The authorities of the Grand Duchy of Luxembourg, as officially called one of the smallest countries in Europe, intends to legislatively regulate the technology of blockchain.
Despite the tiny size, the state fully justifies the title of “Grand Duchy”: it is one of the richest countries in Europe, occupying the fourth place in the world in terms of income levels. Due to favorable conditions and an offshore zone, Luxembourg’s jurisdiction has at least 1,000 investment funds and more than 200 banks – more than in any other city in the world. In addition, the offices of many organizations of the European Union are located in the duchy, including the European Court of Justice, the supreme legal body of united Europe.
The bill is designed to ensure that all transactions on the blockchain have the same degree of protection and the same legal status as transactions that are carried out without the involvement of technology.
The Minister of Finance of Luxembourg, Pierre Gramegna, believes that the authorities of the country seek this step to guarantee investors protection and give them the opportunity to use blockchain as a technological tool without hindrance. The Minister says:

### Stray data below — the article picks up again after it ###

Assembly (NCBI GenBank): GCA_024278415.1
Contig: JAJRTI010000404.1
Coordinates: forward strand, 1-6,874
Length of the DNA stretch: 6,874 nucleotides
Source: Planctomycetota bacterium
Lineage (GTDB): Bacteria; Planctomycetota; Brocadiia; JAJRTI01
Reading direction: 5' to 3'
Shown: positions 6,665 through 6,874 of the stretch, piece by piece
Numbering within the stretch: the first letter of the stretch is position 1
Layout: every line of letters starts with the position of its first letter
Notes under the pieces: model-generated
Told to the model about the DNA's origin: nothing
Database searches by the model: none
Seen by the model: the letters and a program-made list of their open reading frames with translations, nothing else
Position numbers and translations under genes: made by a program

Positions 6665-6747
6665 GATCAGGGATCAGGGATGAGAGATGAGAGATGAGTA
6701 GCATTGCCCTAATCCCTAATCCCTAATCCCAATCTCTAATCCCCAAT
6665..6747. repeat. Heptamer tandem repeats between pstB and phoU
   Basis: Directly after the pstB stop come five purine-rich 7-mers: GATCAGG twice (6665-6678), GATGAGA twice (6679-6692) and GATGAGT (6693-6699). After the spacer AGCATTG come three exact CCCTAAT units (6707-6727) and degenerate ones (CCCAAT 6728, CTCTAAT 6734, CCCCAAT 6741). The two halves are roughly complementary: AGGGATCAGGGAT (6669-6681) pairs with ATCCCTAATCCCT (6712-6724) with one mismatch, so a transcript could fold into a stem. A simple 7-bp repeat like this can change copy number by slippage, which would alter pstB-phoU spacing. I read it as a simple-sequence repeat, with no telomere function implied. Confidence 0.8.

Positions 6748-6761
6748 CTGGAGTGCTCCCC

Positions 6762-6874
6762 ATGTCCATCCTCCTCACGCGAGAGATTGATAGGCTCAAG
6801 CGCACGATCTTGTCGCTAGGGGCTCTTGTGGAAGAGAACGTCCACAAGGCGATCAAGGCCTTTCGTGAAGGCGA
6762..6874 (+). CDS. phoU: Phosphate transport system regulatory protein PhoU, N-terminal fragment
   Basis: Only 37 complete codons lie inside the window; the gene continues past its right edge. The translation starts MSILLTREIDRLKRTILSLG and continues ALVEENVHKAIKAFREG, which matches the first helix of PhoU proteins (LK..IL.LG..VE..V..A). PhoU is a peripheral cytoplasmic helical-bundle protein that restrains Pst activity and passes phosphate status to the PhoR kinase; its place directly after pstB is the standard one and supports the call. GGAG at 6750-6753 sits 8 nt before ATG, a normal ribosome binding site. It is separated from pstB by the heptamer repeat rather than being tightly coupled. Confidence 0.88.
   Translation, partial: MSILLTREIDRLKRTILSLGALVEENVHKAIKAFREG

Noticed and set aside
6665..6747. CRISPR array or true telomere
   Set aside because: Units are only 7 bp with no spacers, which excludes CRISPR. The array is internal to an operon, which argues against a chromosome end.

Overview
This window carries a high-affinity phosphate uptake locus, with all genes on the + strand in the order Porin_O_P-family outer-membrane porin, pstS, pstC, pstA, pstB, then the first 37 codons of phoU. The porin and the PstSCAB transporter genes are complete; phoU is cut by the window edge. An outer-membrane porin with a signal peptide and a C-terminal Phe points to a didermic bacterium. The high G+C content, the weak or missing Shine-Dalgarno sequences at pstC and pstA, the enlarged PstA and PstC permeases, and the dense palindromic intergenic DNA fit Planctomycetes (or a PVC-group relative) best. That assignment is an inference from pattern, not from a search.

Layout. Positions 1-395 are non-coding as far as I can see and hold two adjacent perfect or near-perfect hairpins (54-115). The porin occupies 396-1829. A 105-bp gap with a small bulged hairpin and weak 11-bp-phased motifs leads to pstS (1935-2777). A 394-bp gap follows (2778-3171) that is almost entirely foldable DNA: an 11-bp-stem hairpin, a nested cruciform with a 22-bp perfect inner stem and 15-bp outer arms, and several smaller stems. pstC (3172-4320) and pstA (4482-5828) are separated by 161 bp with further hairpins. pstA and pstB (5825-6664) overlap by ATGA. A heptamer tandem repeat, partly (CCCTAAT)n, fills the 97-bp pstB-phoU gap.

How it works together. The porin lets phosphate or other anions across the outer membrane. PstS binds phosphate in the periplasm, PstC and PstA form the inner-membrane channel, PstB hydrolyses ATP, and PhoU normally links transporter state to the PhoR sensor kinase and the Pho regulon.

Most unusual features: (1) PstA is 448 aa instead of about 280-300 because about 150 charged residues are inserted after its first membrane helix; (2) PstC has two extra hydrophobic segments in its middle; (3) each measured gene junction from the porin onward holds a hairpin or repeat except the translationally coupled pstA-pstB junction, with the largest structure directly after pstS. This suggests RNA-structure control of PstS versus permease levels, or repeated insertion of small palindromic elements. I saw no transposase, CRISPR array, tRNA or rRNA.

“This bill is designed to serve the interests of investors, as the technology of blockchain is already used – for example, to distribute the shares of mutual funds.”
Luxembourg, surrounded by such industrialized powers as Germany, France and Belgium, is ideally located to become a blockchain hub. Last year, Luxembourg’s prime minister and minister of telecommunications, Xavier Bettel, said:
“The state is fulfilling its role as a kickstarter and a coordinator while leaving technological and commercial choices to the industry”, whilst facilitating projects which create “meaningful projects in cutting-edge technology.”
The new bill is aimed mainly at blockchain. The text of the law does not mention cryptocurrencies or ICO, however, it is said that the technology of blockchain “contributes to the development of new financial products and services”. Earlier this year, the financial regulator of the Grand Duchy Financial Sector Supervision Commission (CSSF) said it did not approve the ICO model yet.